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This is an interesting thing I've noticed since my internet upgrade (up to 100MBit/s downstream) and I'm not really sure what exactly is happening here – which boggles me. :) This discrepancy seems to apply to all programs, I'm just using Blizzard's Battle.net app here, since it had to download/update stuff anyway:

All the following screenshots have been made within 2-3 seconds.

First, let's have a look at the application's own estimate: Battle.net displayed bandwidth usage

Note that I'm fully aware that this is an estimate and many programs show the effective data transfer post decompression. As you can see, this would be at around ~60MBit/s, give or take a bit due to compression and shenanigans. Fine.

Now, let's look at Task Manager's "Performance" tab and we'll get a similar picture: Task Manager's "Performance" tab

Ignoring the ups and downs, I'd say it's save to assume an average of around 60MBit/s downstream (plus overhead), which would match what's shown in the actual application.

But if I'm now looking at "Processes" tab, the number simply doesn't fit: Task Manager's "Processes" tab

As you can clearly see, this shows the process at around 35MBit/s. Just to note, update speed is properly set to "Normal", but going to "Fast" or "Slow" doesn't change this behavior.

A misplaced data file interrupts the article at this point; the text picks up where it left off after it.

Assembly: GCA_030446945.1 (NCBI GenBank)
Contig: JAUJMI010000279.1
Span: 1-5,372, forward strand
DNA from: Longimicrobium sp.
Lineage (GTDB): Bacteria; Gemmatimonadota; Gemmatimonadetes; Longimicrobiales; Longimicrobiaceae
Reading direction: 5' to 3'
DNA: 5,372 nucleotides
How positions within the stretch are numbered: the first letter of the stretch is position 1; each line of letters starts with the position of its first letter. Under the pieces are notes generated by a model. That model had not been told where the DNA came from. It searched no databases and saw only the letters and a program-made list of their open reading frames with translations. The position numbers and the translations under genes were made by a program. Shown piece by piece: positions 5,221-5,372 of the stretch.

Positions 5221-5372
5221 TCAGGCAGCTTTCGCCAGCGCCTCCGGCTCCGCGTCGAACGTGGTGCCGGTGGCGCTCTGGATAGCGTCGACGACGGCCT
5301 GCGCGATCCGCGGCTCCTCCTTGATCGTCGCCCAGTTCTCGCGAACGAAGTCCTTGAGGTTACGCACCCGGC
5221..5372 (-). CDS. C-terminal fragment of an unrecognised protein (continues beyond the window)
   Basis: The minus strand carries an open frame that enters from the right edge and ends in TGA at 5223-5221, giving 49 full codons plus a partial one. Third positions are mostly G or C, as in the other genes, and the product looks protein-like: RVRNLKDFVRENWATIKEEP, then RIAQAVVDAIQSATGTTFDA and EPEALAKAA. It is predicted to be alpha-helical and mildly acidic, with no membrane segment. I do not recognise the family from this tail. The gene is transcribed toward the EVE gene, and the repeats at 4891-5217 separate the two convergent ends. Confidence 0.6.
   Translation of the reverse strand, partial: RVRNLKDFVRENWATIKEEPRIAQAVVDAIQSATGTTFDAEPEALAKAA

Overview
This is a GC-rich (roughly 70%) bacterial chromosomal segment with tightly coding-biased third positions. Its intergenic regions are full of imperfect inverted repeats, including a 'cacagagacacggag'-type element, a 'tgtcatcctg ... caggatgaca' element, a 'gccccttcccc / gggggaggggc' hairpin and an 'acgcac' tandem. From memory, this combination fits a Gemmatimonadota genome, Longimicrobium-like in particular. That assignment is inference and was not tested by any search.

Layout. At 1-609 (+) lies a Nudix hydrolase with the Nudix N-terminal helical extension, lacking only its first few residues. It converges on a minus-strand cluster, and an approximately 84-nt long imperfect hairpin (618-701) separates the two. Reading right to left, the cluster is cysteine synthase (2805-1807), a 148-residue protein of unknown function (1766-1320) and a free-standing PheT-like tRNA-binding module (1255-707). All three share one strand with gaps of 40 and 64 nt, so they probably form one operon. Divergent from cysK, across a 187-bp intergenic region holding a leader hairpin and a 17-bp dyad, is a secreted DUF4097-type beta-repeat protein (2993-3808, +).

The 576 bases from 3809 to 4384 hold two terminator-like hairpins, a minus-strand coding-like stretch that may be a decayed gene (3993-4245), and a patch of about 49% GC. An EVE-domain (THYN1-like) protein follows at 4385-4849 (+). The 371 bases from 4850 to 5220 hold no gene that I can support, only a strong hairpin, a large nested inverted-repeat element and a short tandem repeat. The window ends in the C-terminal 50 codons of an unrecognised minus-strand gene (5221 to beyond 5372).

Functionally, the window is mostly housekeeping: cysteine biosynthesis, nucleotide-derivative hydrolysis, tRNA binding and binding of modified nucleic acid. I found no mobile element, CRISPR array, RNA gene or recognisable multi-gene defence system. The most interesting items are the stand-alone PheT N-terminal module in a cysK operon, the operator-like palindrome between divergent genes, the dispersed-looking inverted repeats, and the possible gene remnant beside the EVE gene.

While I didn't take a screenshot, Resource Monitor will also report the bigger/twice as big actual values.

I can also use any random speed test site (like SpeedTest.net) and I'll get similar results: "Performance" tab shows the correct amount of transferred data, while "Processes" shows around half of it.

Timing wise, the displayed (bigger) values are actually sane and what's going over the connection. Also we're not talking about slow downs in between, if a download is running and values update constantly, they keep this odd discrepancy.

I suspected MTU settings at first, although lowering them from the default 1,500 to the connection specific 1,378 didn't change anything. And this would also have impacted all values I'd assume.

Also I don't have any extra virtual machines or filters installed/active. The network adapter only has the Windows defaults added/checked. Enabling/disabling the QoS filter doesn't change anything either.

A WiFi card is there (on-board), but turned off (since I've heard Task Manager often using WiFi speed for measurement here).

And just to note: The bandwidth upgrade is realized using a hybrid approach, bridging both a classic landline ADSL connection and a 4G/LTE connection. This introduces additional connection headers, lowering the MTU from 1,492 on the ADSL side to 1,378 for the hybrid connection.

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